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How To Avoid Being A Typical Tourist In The UK

Photo credit: London

Photo credit: Flickr

We’re going to talk about the typical American tourist in Great Britain. We’ve all seen them; we’ve all felt the embarrassment transferring onto us, while looking at their behavior, while not being in their natural habitat. And in Britain, of all places!

They’re pretty easy to spot if you’re looking for them; they’re usually in large groups, near a large tour bus that’s parked near a McDonalds.

They usually have no idea what they’re doing, where they’re going or how they’re supposed to act.

Even though they spend huge sums of hard earned money on their travels, they don’t give a second thought to actually learning about the place where they’re going.

Not to mention the customs or general thoughts upon certain matters. At least they already speak English. It’s fair to mention that, even though this article mainly addresses the typical American tourist, it is a general guide for all people, nationalities aside, on how to deal with Britain a bit easier.

First of all, leave you fanny packs and Nike’s at home. Having a fanny pack basically transcends to “laugh at me and then mug me.” They’re not that useful and you scream “tourist”. Also, Nike’s (or any other) gym shoe may be really comfortable (that’s why we wear them while exercising) but try to find an at least slightly elegant shoe, that can be comfortable too. Ever heard of loafers of moccasins?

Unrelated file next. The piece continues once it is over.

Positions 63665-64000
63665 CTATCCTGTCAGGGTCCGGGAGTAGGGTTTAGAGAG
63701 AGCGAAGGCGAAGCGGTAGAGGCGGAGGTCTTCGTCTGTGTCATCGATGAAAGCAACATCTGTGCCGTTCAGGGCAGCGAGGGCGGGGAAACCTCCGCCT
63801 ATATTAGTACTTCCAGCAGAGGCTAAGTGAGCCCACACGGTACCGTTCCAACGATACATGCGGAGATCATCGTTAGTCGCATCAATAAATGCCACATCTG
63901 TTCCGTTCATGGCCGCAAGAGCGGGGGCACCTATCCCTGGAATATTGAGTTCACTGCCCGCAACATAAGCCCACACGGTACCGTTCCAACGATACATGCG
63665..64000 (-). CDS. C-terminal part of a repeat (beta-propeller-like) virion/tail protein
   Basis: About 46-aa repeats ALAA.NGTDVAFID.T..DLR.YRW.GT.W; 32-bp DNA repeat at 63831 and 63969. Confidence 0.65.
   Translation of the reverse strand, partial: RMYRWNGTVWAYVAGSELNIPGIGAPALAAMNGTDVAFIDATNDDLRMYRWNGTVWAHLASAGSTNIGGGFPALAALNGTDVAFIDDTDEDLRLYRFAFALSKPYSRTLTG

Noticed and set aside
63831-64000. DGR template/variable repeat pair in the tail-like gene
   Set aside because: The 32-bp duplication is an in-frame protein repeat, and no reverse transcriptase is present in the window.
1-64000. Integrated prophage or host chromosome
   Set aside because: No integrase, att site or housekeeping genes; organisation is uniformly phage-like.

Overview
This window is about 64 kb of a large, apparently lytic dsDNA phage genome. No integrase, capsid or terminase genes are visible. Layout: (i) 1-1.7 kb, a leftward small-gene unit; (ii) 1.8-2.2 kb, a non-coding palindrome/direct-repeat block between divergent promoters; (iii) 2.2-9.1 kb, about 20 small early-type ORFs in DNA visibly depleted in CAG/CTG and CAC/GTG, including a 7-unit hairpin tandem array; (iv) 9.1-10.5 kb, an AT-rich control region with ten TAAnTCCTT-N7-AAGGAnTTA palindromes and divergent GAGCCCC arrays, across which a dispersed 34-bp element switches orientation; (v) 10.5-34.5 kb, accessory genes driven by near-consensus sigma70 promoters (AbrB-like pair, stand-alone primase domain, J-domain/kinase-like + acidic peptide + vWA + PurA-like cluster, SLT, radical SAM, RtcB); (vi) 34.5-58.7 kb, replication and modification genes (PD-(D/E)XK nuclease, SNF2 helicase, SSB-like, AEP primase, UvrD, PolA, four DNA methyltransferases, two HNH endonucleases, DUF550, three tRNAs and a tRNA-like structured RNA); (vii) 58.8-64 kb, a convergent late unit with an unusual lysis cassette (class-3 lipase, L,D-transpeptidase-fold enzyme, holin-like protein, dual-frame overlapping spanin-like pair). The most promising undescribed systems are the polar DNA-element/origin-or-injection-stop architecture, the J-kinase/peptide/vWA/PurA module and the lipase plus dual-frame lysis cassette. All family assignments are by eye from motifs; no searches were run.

Who likes short shorts? The British don’t. Yes, Britain may get pretty warm in the summer but you won’t see much of native legs walking around, half exposed in shorts. This is not the Caribbean, you know.

Photo credit: Cab in London  Flickr

Photo credit: Flickr

Be careful in traffic! This may sound funny, because it’s a general rule in life, but you know that they drive on the other side of the road in Britain. That means that the traffic comes from the right when you’re crossing a street, so look right always!

Also, always keep to the right when walking up a flight of stairs or an escalator, so you can allow people who are in a hurry to pass you by. That way you’ll get out of their way and they won’t run into you.

Don’t insult the cabbies in the Black London Taxis! Their trade requires years of training and memorizing every street in London, so they know how to get you where you want to go faster and better than you, trust us. Also, never take the mini-cab. They will rip you off.

Don’t talk about politics, the War (any of them!), don’t complain about anything (especially the rain, bring a umbrella for God’s sake) and don’t stand in the middle of the sidewalk looking at a map. Step off to the side and discretely look if you’re lost.

And finally, don’t tip anyone, not the waiter, cabbie nor bellhop. There is not tipping culture in the UK and the Brits are paid a decent wage for their job and there is a service charge already tacked onto your bill, so they don’t expect to be tipped. They even might get offended.

Speaking of waiters, the meal portions are quite smaller in Britain. Deal with it.